We frequently release media coverage analysis on our blog at a progressive Brazilian magazine [Blog do Intervozes na Carta Capital], especially at important dates or processes to our political scenario (eg, the escalation of events that led to the coup against the President Dilma Rousseff or the media coverage during days of national mobilization in opposition to austerity reforms).

We seek to demonstrate how imbalanced the coverage is, omitting substantial information, listening to only one side or providing it much more time compared to the other side, and stating the media company position as a fact instead of clarifying its nature of editorial opinion. In addition, we have published two more detailed reports dedicated to assessing and providing evidence of media bias. The first one was concluded in 2011 and concerns the news about a Parliamentary Commission that investigated the main Brazilian movement of landless rural workers (MST). [Vozes Silenciadas I]

The second one was published in 2014 and focus on the media coverage during the massive protests that occurred in Brazil in June 2013 [Vozes Silenciadas II].

Why is “the Internet not likely to be an effective way to introduce a plurality of voices in the short term”?

The Internet undoubtedly has the capacity to leverage plurality and diversity in communications and has already given many important demonstrations on how it can enhance the exercise of human rights. However, it is crucial to acknowledge that the problems and challenges related to the traditional mass media did not disappear with its advent. Impressive market concentration and redesigned models of information gatekeeping increasingly consolidate new powerful intermediaries with the ability to determine how this information will be shared and accessed on a global basis, often reproducing the “bubble” dynamics and reinforcing cultural bias (applying North American values as “universal” standards). Moreover, the digital divide, reflected in the imbalance from which different countries and populations access, use and conceive the ICTs, has led to a network with mainly English content and with other inequalities in relation to gender, religion, ethnicity, among others.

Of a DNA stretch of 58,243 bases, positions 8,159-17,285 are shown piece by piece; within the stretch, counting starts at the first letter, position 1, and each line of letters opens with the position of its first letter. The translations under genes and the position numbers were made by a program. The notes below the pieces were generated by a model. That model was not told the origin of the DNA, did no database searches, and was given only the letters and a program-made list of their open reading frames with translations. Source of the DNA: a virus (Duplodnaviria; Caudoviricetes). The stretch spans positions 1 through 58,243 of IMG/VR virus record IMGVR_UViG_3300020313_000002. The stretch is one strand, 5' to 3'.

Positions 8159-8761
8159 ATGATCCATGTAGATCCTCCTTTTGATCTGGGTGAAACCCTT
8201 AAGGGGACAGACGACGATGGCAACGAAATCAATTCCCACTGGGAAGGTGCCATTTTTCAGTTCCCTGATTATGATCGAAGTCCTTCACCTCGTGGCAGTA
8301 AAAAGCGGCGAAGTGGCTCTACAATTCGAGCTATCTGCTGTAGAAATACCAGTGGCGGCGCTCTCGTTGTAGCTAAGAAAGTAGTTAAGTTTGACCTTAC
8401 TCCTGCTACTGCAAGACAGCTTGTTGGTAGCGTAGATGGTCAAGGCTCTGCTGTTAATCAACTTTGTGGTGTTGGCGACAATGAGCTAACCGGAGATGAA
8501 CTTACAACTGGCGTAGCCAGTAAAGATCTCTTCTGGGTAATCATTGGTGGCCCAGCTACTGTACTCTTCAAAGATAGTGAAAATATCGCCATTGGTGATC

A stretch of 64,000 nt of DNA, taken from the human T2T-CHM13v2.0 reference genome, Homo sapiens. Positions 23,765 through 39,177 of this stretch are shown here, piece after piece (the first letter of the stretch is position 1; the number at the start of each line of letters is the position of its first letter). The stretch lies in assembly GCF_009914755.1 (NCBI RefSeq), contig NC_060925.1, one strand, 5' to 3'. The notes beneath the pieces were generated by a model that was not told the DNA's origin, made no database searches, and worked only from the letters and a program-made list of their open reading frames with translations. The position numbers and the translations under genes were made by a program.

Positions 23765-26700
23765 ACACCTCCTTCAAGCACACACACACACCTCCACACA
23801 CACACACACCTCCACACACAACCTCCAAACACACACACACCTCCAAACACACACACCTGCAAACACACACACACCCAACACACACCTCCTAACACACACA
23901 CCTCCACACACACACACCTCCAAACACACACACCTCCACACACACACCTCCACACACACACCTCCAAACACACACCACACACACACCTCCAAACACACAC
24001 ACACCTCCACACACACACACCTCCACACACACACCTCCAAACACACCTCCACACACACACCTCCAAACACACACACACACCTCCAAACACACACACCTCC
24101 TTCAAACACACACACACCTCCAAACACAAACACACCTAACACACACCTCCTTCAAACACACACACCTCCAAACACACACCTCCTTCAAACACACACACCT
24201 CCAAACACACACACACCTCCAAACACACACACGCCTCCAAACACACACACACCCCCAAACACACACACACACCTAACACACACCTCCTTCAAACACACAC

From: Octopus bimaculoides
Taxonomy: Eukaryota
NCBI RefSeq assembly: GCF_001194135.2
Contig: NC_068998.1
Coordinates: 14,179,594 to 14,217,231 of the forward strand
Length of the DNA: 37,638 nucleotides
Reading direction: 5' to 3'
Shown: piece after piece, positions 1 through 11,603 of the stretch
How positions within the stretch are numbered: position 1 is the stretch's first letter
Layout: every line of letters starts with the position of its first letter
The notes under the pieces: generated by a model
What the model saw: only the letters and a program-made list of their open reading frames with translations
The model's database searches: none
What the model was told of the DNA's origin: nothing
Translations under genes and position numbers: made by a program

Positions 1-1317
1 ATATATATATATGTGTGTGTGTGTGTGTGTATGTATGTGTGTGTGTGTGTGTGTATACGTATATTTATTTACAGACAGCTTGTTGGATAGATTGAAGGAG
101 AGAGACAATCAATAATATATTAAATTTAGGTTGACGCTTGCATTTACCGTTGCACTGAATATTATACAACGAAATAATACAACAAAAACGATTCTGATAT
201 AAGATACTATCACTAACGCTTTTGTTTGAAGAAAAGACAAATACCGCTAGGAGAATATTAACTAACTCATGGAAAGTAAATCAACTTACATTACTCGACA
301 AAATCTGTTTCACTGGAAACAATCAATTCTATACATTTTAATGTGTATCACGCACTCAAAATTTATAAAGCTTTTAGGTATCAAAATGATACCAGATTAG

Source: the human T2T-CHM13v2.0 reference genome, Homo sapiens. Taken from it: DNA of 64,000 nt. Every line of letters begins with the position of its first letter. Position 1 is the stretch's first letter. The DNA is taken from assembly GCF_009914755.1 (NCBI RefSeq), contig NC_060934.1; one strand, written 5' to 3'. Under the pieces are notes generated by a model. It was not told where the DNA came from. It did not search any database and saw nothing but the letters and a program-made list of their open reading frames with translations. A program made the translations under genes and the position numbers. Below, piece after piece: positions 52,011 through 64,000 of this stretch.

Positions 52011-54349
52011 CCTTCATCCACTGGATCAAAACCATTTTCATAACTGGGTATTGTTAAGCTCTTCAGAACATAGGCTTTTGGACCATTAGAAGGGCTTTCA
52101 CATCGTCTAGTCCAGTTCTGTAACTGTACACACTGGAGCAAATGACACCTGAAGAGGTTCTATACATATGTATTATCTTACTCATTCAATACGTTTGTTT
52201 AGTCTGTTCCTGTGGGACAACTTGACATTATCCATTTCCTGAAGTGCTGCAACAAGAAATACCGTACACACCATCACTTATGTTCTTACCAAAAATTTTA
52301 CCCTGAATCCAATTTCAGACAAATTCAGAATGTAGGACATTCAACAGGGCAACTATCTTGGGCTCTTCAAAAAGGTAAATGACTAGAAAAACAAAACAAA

What is the most challenging part of your work, what you struggle, find obstacles with the most?

We would say that the most challenging part of our work can be summed up in three elements regarding the achievement of our main goal, which is promoting and guaranteeing the right to communicate. Firstly, there is the concerted resistance of the media and communication market, a very powerful one, especially when defining among public opinion what should be prioritized and what should be rejected. Such influence takes us to the second element, which is the governments’ immobilization before the significant lack of media diversity and plurality in Brazil – a mix of na effective pressure carried out by the communication companies and an absence of political view of these governments about the importance of the issue to our democracy. Lastly, the third element is related to the lack of awareness of the general population about their right to communicate, often reproducing the media companies discourse that regulation or communication policies would harm freedom of expression instead of enhancing it. All these three elements are connected and the task of reverse or face  them, considering a broader and convergent concept of communication, is exactly what our work is about.